National Geographic : 2012 Dec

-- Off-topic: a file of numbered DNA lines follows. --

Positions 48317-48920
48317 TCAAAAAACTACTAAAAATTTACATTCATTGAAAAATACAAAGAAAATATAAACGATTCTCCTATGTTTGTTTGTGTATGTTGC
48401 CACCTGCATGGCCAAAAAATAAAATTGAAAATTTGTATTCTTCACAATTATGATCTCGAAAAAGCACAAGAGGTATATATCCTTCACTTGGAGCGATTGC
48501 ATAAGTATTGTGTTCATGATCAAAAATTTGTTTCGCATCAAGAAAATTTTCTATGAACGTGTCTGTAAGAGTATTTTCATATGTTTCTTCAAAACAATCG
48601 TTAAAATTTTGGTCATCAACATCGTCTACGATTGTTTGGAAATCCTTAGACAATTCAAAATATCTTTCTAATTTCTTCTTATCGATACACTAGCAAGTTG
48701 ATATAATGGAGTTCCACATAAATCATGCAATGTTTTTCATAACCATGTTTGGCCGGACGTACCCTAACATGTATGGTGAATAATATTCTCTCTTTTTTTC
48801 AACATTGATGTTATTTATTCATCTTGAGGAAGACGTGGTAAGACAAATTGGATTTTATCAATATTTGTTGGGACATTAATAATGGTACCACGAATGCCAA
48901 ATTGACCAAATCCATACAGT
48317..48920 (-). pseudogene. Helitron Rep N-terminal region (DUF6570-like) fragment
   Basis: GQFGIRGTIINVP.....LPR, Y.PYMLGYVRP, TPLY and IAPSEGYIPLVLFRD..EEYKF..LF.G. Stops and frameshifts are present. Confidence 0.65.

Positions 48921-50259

assured. "You love animals. Wherever you have gone, you have given things to people, and this put a smile on their face." All this was true, but so general it could apply to almost anyone. He continued, "You have a unique mark on your right side, under your armpit." (Not true--- my skin there is blemish free.) Other speci c, cryptic comments followed. "A man with the sign of the dog and the sheep will soon help you." Nergui then concluded: "By my power I will look a er your family and your loved ones. Take these juniper twigs and burn them in your home." A er I took them, he reached for some- thing and held out his hand. "Here is the ankle- bone of a wolf. Carry it in your right pocket---it will protect you from harm." He began to exit his trance, gyrating and ail- ing his arms. His eyes were full of fear (or was it pain?), and he was hyperventilating. His wife, Chimgee---a wiry woman in a gray-blue del and green kerchief---approached him and put a lit cigarette in his mouth. Still shaking, he chewed it, burning end and all, and swallowed. Eventually Nergui calmed down. A second cigarette was offered, which he smoked this time. Chimgee smiled at her husband. "Did you have a good journey, dear?" she asked. " " comes from the Evenki, a Siberian people, but shamans can be found in practically every corner of the planet---includ- ing in shamanic centers now in London, Boston, and many other Western cities. Shamans believe that unseen spirits permeate the world around us, act upon us, and govern our fates. By turns doctors, priests, mystics, psychologists, village elders, oracles, and poets, they are the designat- ed negotiators with this hidden reality, and they occupy an exalted position within their societies. ere is no precise de nition of shamanism. "It would be better to speak of 'shamanisms,' in the plural," says Marjorie Mandelstam Balzer, an anthropologist at Georgetown University in Washington, D.C. Beliefs, practices, and rituals vary from person to person, she told me, be- cause the path to becoming a shaman is above all a highly individual one. Similarities do exist, though: e ecstatic trance, or soul journey, as it's sometimes called, is a signature phenome- non. But how shamans employ their instruments and spiritual insights varies greatly, as can the ritual's ultimate purpose. Many shamans work alone, while others join large urban organiza- tions that act as trade unions; the Golomt Cen- ter for Shamanic Studies in Ulaanbaatar claims around 10,000 members. Most shamans in Central Asian countries, such as Kyrgyzstan and Kazakhstan, where Islam predominates, regard themselves as de- vout Muslims, and their rites are infused with the mystic traditions of Sufism. Swathed in virginal white smocks, they conduct their ritu- als at Muslim holy sites, and every ceremony includes extensive prayers from the Koran. In Siberia and Mongolia, shamanism has merged with local Buddhist traditions---so much so that it's o en impossible to tell where one ends and the other begins. In Ulaanbaatar I met a shaman, Zorigtbaatar Banzar---an outsize, Falsta an man with a pene- trating stare---who has created his own religious institution: the Center for Shamanism and Eter- nal Heavenly Sophistication, which unites sha- manism with world faiths. "Jesus used shamanic methods, but people didn't realize it," he told me. "Buddha and Muhammad too." On ursdays in his ger (a traditional Mongolian tent) on a street choked with exhaust fumes near the city center, Zorigtbaatar holds ceremonies that resemble a church service, with dozens of worshippers lis- tening attentively to his meandering sermons. from his trance, he opened the bottle of vodka I'd brought as a gi and poured us each a shot into a shallow tea- cup. I accepted the cup with my right hand---to receive anything with your le can be a grievous insult---and before drinking, I made an o ering to the spirits in three directions. I lightly dipped my ngers in the liquid, icked a few drops into Based in Kiev, Ukraine, journalist David Stern concentrates on Central Asia. Photographer Carolyn Drake, a frequent contributor, works out of Istanbul.